Aaron Swartz And The Year Of Invisible Computing

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Aaron Swartz, a brilliant activist and a leading proponent of information freedom.

By Yonatan Gordon

During the articles I wrote about Aaron shortly after his passing, I came up with the term “open source idealism” as a signpost to keep in mind when I think of him. Although I’ve written many things since then, and many before, I still consider those two articles to be the two most personally moving ones I’ve ever written.

It’s not because I almost didn’t write them (which is true), but that the pain and anguish I felt at the time came as if out of nowhere. It was obvious that there was some soul connection, which till day, I can’t fully explain. He felt like family, the family I never knew that I had.

As we are approaching the one year mark, instead of writing more about the past, I thought it would be most fitting to write about the continuation of his dream. He was clearly a young man who was living ahead of his time; and whether people realize it yet today, in the not-too-distant future this will become more clear.

I summed up 2013 in technology as a Year of Leaping. Not just because the Leap Motion hand gesture device came out, but because “leaping” was the most prized commodity this past year. So much so that it led to the person who marketed the “leap” the most, Elon Musk, to be named businessperson of the year by Fortune Magazine.

But in recent weeks we’ve already started to transition over to a new level. We are no longer satisfied with leaping from one product to the next, but we have begun leaping from the product altogether! As I began to explain when speaking about Elon Musk’s “first principles” thinking, of Amazon’s drone delivery, the attraction begin and ends with the idea. Whether the actual product gets developed (i.e., whether drones fly the skies) is secondary to the idea being presented. Amazon is saying that they care about this concept called “instantaneous delivery” whether the FAA allows it or not. So too, when Musk rolls out the latest Telsa Motors electric car model, he shows that he cares for the environment, sustainable energy, etc… even if the market segment today is still much smaller than gasoline-operated cars.

There is a recent article from the BBC entitled “Why computers of the next digital age will be invisible” about how the next generation of computing devices will be hidden from one’s line of vision. But along the lines of Musk’s “first principles” thinking (or for those familiar, Simon Sinek’s “why”), we can already go a “generation beyond” this BBC article and say that technology itself is outdated. (This is something I explained in “Hebrew Letters and the Future of Language,” about how packets of information are best communicated telepathically through the Hebrew Letters, than they are using internet lines.)

What then will 2014 bring in technology? We are already beginning to see it.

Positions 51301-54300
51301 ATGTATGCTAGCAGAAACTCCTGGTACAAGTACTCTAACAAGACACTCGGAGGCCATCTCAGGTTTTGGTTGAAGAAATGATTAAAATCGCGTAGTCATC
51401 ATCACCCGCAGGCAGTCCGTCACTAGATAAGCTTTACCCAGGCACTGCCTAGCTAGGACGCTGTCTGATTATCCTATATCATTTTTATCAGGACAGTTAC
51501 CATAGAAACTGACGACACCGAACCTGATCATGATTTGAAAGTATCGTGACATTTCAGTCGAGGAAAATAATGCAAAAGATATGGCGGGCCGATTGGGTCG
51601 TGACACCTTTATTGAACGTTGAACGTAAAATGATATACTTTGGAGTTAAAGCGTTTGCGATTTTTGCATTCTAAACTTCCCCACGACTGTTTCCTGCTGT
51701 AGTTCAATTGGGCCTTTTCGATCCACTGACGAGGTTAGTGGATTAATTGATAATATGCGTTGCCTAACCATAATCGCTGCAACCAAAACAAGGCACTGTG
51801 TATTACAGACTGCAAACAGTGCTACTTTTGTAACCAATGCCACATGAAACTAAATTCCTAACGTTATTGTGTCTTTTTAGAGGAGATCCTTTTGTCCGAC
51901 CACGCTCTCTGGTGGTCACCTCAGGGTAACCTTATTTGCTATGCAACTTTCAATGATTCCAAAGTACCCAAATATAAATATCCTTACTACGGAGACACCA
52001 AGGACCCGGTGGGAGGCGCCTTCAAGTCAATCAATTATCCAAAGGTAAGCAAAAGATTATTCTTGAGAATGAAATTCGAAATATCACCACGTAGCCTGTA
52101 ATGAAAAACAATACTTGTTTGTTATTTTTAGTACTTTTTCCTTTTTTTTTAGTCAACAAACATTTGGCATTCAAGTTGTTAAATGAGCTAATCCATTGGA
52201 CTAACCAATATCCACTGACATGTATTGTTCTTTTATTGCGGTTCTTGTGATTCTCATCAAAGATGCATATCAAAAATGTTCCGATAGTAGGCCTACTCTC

It used to be for Steve Jobs to get people to show up to his speeches, he had to hold the latest product in hand. But now, the media is showing up to cover stories like the Amazon Drone, long before the launch date (if it even happens at all). But while Simon Sinek speaks about how every company needs to hold tight to that vision or dream behind what they do, we are beginning to transition past the dependency on the product entirely.  According to his “why, how, what” model …  What happens if a company never gets to the “what” (e.g., the product) but only the why?

With these thoughts in mind, I am calling 2014 the Year of Invisibility. Implicit in the word “invisibility” is the revelation of a deeper layer of vision. There are two ways to approach the changes that we are now experiencing:

1) Either we are beginning to view technology as something we need to make hidden (to the extent that we even begin to bypass it. The Prophet says that in the times before Mashiach, the thirst will not be for material things, but for the knowledge of God. It’s not the products, but the knowledge behind the products.

2) We are beginning to see the world itself as the manifestation of a Divine programming language. The story is told how at the end of his life, Rabbi Shneur Zalman looked up at the ceiling and said he no longer saw the beam, but the Divine nothingness that creates it.

Those who are familiar with Aaron’s life, can find the parallels between the above text, and the ideals he devoted his life for. In our search for an “open internet,” we are beginning to open ourselves to a world of possibilities beyond the internet that we ourselves have helped develop.

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Yonatan Gordon has spent most of his past 13 professional years in the world of Jewish publishing. He was the Marketing Manager at Kehot Publication Society (publishing arm of Chabad) for the better part of six years. He is founder of the website CommunityofReaders.org.  

 

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